Alcoholism is an ugly disease that is wrapped around an amazing gift. We break our own morals, give up the things that are important to us, slam shut doors that open for us, let down the people who love us. These are just some of the ugly things we do when we are suffering from alcoholism.
“The alcoholic is like a tornado roaring his way through the lives of others. Hearts are broken. Sweet relationships are dead. Affections have been uprooted. Selfish and inconsiderate habits have kept the home in turmoil.” (Big Book, page 82)
So many alcoholics like myself have felt the loneliness, the feeling of not belonging, feeling useless and full of fear long before we even picked up a drink.
“We were having trouble with personal relationships, we couldn’t control our emotional natures, we were a prey to misery and depression, we couldn’t make a living, we had a feeling of uselessness, we were full of fear, we were unhappy, we couldn’t seem to be of real help to other people.” (Big Book, page 52)
We can suffer horribly from alcoholism and addiction for many years. I knew that I needed help. Even though I felt that that the 12-Step movement wasn’t going to work for me because of the mention of God, I attended meetings anyway. I was an atheist with a firm belief that because I had never experienced God with my senses of sight, hearing, smell, taste or touch, He didn’t exist.
When I first began attending 12-Step meetings, I heard many things that made no sense to me. But the two things I heard that really made me angry, came from the people who told me not to quit five minutes before the miracle, and the people who announced themselves as “grateful” alcoholics.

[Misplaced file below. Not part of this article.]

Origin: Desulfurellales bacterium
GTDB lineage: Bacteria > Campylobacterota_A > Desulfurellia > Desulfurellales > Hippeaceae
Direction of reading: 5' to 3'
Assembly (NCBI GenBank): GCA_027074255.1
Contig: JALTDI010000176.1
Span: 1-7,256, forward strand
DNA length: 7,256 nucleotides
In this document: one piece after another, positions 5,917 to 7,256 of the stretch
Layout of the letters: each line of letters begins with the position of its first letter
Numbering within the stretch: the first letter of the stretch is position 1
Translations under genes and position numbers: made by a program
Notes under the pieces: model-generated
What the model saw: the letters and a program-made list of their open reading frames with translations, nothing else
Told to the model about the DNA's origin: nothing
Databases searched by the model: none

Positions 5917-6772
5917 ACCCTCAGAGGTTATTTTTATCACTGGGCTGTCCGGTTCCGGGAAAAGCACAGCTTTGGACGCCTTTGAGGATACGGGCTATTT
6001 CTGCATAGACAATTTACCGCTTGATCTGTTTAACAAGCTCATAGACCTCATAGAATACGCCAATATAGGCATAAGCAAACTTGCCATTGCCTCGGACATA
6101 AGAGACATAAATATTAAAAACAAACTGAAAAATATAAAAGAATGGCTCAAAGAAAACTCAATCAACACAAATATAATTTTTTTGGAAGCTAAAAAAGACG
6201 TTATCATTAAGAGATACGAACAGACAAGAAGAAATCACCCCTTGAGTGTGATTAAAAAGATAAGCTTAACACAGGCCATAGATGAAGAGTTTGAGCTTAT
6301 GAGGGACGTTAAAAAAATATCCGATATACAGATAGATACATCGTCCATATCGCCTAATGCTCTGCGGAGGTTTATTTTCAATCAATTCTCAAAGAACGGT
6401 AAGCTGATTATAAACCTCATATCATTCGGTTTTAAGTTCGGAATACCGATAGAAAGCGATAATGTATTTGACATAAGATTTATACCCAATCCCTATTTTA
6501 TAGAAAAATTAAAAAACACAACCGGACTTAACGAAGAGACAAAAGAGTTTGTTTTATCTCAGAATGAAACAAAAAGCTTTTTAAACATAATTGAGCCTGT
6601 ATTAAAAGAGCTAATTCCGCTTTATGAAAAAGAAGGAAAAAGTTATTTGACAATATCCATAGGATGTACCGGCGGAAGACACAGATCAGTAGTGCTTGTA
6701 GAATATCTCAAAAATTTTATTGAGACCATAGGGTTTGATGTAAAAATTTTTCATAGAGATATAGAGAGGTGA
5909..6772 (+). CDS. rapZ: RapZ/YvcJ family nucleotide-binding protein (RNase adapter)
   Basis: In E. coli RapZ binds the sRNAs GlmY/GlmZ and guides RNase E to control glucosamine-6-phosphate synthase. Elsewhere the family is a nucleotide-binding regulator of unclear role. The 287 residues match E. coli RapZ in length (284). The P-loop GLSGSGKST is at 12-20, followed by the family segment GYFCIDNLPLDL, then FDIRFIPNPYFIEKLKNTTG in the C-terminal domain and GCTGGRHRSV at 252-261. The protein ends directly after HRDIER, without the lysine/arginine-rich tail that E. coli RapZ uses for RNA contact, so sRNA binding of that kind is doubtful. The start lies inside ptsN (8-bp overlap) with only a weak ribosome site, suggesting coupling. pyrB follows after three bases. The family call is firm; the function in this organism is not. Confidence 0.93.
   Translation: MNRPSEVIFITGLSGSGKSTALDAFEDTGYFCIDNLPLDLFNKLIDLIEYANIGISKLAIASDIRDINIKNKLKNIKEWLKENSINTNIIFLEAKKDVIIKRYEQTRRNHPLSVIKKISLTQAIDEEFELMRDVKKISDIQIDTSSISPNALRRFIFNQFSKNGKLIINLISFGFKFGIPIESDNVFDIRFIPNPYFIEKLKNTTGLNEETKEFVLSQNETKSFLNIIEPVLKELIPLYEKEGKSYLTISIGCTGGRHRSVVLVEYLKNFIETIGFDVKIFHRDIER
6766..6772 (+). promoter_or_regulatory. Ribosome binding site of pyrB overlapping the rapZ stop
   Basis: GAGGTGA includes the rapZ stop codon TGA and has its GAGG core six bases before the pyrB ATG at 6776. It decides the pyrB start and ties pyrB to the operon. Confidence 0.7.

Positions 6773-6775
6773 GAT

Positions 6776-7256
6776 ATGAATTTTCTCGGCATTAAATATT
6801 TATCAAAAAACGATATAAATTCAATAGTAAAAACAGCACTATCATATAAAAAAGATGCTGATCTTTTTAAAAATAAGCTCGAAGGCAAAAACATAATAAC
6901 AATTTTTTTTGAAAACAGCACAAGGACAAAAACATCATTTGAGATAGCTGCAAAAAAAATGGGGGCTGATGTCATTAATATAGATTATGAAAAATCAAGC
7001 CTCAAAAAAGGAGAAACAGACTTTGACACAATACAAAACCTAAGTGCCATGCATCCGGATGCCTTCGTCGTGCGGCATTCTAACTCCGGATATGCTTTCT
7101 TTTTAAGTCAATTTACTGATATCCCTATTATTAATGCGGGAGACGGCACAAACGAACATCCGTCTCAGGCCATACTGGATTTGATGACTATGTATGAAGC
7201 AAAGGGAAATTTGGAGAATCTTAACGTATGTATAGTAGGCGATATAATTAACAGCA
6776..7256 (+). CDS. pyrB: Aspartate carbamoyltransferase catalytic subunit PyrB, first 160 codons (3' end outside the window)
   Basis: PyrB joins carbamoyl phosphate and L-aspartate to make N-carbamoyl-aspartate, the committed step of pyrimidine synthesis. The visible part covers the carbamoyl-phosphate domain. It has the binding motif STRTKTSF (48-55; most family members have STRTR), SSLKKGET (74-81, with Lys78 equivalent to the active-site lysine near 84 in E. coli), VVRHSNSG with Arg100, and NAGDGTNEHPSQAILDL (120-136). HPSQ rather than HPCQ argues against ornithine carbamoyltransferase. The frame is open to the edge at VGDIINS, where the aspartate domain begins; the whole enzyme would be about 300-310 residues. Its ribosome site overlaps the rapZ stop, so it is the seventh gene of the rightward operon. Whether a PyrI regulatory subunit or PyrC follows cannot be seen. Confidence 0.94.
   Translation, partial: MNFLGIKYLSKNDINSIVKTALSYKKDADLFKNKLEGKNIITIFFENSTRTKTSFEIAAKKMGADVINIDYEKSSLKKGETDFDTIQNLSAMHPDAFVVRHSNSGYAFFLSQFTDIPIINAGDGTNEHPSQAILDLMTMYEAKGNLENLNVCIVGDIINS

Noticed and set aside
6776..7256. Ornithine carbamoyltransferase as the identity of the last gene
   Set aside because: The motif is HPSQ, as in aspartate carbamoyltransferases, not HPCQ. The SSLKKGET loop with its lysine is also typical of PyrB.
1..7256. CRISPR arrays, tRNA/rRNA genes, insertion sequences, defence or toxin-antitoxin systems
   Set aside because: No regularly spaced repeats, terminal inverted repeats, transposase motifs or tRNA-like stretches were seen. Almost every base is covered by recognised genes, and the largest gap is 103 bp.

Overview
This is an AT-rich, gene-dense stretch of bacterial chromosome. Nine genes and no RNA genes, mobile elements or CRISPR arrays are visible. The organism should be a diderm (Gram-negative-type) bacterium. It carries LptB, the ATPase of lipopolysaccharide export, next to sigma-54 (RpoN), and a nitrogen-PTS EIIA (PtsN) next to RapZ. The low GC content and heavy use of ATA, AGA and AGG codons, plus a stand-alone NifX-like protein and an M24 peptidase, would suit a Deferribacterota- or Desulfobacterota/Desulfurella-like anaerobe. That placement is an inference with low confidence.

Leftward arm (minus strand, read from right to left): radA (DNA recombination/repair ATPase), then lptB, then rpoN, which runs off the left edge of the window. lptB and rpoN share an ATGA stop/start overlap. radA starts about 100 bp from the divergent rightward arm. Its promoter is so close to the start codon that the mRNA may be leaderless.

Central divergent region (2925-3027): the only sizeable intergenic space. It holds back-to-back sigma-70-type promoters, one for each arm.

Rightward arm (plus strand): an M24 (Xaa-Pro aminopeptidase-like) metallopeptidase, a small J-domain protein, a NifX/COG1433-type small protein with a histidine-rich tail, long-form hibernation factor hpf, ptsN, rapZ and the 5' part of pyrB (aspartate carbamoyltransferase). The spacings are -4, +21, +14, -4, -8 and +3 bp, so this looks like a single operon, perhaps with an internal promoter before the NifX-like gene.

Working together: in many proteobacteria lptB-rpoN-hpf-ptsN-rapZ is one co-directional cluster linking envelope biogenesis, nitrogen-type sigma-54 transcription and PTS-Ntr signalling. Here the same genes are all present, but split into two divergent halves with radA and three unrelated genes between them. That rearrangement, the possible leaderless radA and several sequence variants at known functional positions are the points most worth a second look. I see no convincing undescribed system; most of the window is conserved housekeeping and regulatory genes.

I can now say that I’m a grateful recovered alcoholic who has experienced the miracle. When the desperation hit me that this was never going to get better the way I had been approaching it, the willingness came to be open-minded to the 12-Steps. The meeting was the box and I was now ready to see if there really was a gift inside. What happened to me when I had the smallest amount of willingness is that I began to see, hear, smell, feel, taste and touch God in people and things. My perception began to change.
“We have begun to develop this vital sixth sense.” (Big Book, page 85)
Recovery is so much more to me than just not drinking. I have developed a relationship with a God personal to me, and a relationship with the people around me. I no longer feel lonely, that I don’t belong or am useless. And the miracle those people were talking about? The problem of alcoholism has been removed! God has worked in me to do the humanly impossible.
“We will see that our new attitude toward liquor has been given us without any thought or effort on our part. It just comes! That is the miracle of it.” (Big Book, page 85)
My alcoholism turned out to be the wrapping around the gift of sobriety that I could not unwrap myself. I needed the help of others who could lead me to the One who could unwrap it. I have discovered that the box was full of gifts I never imagined and that it is endless. It is easy to remain grateful when the gifts keep coming every day.
This holiday season, my hope is that if you have not yet discovered the true gift of sobriety, that this be your time to experience the miracle that is waiting for you.
-Bart Ross, Alumni Coordinator, Hanley Center at Origins
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